To nobody’s great surprise the in-form striker would be selected to join the Nationalmannschaft in Tunisia, and the start of what many hoped would be a successful international career. As World Champions, Germany would already be assured of a place in the World Cup finals the following year in the United States – and Hobsch would surely have had his eyes on a place in the squad.
Coming on for defensive midfielder Guido Buchwald in the seventy-seventh minute, Hobsch would arrive on the pitch with the score at 1-1. Andreas Möller had put the Germans in front on fifty-five minutes only for the home side to equalise from the penalty spot eight minutes later, and Nationaltrainer Vogts would send on the twenty-five year old striker in an attempt to up the tempo and win the game.
Joining Möller – playing an advanced role – and fellow Easterner Ulf Kirsten, Hobsch would try his best, but lacking the spark of a Klinsmann or Völler would fail to make a sufficient impression as the game finished with no further goals. Still, twenty-three minutes in a meaningless friendly would hardly be the best examination, and many would have expected Hobsch to pull on the famous white jersey again at least one more time: with no competitive matches leading until the World Cup finals, there would be plenty of opportunities.
Unfortunately, that oh so common combination of injury and poor form would put Hobsch’s international career off course. He would suffer a hamstring injury not long after his international debut, and having scored four times in his first eight Bundesliga matches of 1993/94 he would find the net only four more times in fifteen further appearances that season. The following season would little change for the luckless Bremer striker, as he continued to struggle with injury while finding the back of the net just seven goals in twenty Bundesliga matches.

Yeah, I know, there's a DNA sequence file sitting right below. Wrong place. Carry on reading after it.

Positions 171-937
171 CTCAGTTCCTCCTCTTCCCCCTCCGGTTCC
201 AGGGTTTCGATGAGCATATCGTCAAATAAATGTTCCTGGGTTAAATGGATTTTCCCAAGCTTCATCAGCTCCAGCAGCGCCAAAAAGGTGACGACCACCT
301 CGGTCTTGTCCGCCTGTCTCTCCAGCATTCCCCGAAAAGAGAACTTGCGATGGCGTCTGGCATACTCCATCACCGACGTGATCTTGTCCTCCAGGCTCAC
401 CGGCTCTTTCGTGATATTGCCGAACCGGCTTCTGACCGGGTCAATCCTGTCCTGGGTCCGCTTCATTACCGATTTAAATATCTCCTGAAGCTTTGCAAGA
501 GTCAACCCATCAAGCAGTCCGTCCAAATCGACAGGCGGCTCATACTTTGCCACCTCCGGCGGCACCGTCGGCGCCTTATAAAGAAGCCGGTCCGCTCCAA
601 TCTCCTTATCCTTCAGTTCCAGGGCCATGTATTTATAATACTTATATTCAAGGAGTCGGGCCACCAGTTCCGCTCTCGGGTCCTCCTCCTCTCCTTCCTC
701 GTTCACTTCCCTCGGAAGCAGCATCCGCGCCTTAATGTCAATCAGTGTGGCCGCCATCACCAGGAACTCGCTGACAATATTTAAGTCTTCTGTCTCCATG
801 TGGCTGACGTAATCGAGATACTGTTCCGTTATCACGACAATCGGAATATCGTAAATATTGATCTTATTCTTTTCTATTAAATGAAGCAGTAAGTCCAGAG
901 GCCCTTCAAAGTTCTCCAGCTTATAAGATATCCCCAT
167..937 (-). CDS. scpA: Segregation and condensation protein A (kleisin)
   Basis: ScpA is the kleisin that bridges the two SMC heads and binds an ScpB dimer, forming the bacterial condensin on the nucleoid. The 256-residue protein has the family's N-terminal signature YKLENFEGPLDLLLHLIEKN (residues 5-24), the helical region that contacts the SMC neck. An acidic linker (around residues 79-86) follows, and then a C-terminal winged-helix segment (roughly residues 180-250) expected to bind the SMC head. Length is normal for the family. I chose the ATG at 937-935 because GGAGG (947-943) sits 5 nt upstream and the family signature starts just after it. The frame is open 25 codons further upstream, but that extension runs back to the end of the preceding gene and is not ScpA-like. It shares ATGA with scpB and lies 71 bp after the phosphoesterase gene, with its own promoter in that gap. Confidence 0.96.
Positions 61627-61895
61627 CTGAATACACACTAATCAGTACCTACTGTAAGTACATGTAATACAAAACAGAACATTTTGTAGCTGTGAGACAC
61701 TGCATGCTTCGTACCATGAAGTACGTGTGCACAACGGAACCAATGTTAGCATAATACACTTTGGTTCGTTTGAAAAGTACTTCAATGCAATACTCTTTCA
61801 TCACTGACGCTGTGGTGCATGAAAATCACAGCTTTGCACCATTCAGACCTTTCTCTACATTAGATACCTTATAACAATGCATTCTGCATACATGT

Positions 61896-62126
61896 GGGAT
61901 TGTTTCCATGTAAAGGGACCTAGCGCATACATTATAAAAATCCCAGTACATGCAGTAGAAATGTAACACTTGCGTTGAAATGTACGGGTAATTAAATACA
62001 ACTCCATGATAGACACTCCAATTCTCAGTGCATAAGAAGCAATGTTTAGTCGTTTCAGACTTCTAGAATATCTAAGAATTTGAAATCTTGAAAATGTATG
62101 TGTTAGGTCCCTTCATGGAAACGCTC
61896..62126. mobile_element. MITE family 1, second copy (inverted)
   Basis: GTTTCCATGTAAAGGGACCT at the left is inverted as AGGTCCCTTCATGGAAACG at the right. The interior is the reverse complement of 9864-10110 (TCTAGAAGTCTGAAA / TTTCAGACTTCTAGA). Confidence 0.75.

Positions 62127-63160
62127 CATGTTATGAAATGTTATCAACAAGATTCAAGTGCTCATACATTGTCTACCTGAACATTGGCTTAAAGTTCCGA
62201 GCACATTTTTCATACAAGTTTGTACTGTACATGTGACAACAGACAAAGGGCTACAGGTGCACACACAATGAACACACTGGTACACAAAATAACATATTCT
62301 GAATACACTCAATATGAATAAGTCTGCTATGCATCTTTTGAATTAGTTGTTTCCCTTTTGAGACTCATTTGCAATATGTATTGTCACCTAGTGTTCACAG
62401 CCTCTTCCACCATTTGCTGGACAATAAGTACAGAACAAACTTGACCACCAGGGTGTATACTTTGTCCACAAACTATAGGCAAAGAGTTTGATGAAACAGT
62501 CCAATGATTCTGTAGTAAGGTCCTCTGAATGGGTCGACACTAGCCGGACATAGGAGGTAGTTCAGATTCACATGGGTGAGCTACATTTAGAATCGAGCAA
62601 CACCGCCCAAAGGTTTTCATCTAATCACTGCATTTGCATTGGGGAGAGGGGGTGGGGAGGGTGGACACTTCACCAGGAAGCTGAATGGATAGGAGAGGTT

The good times would never really return for Hobsch, and after a fairly ordinary couple of seasons at the Weserstadion between 1994 and 1997 that would see him find the target only eighteen times in sixty-six games, he would move to French side Stade Rennes where things would get even worse. In an injury-hit season he would take to the field on only three occasions, and would return back to Germany with TSV 1860 München.
Bernd Hobsch, here playing for 1. FC Nürnberg, would arrive just a little too early on the international scene.
Now approaching his thirties, there would be a flicker of the old Bernd Hobsch with 1860 – but by now any hopes of an international career were well and truly over – even with the national side being at its lowest ebb for years and in desperate need of a goalscorer. Hobsch would score eighteen times in thirty-nine games for the Munich side, before moving north to Bavarian rivals 1. FC Nürnberg in the 2. Bundesliga.
Injuries would restrict Hobsch to twenty-nine matches for Der Club in just under three seasons, and at the age thirty-four he would call time on his professional career and head back east for what was a short and sweet swansong – with three goals in six games including an appearance in the Thuringian Cup final – for Oberliga NOFV-Süd side FC Carl Zeiss Jena.
Hobsch would not hang up his boots completely, and would continue to play football for fun – stepping out for Bavarian Kreisliga outfit FC Linde Schwandorf – while also taking on a couple of coaching jobs with Landesliga side DJK Ammerthal and the TSV Ochenbruck 21/25 women’s team.
As well as being one of the many German players to earn just the one international cap, Hobsch would also make his way into the record books as the first player born in the former East Germany to appear for the post-Wende Nationalmannschaft without having previously played for the senior DDR national team. One for all of you trivia stattos and football quiz masters, that.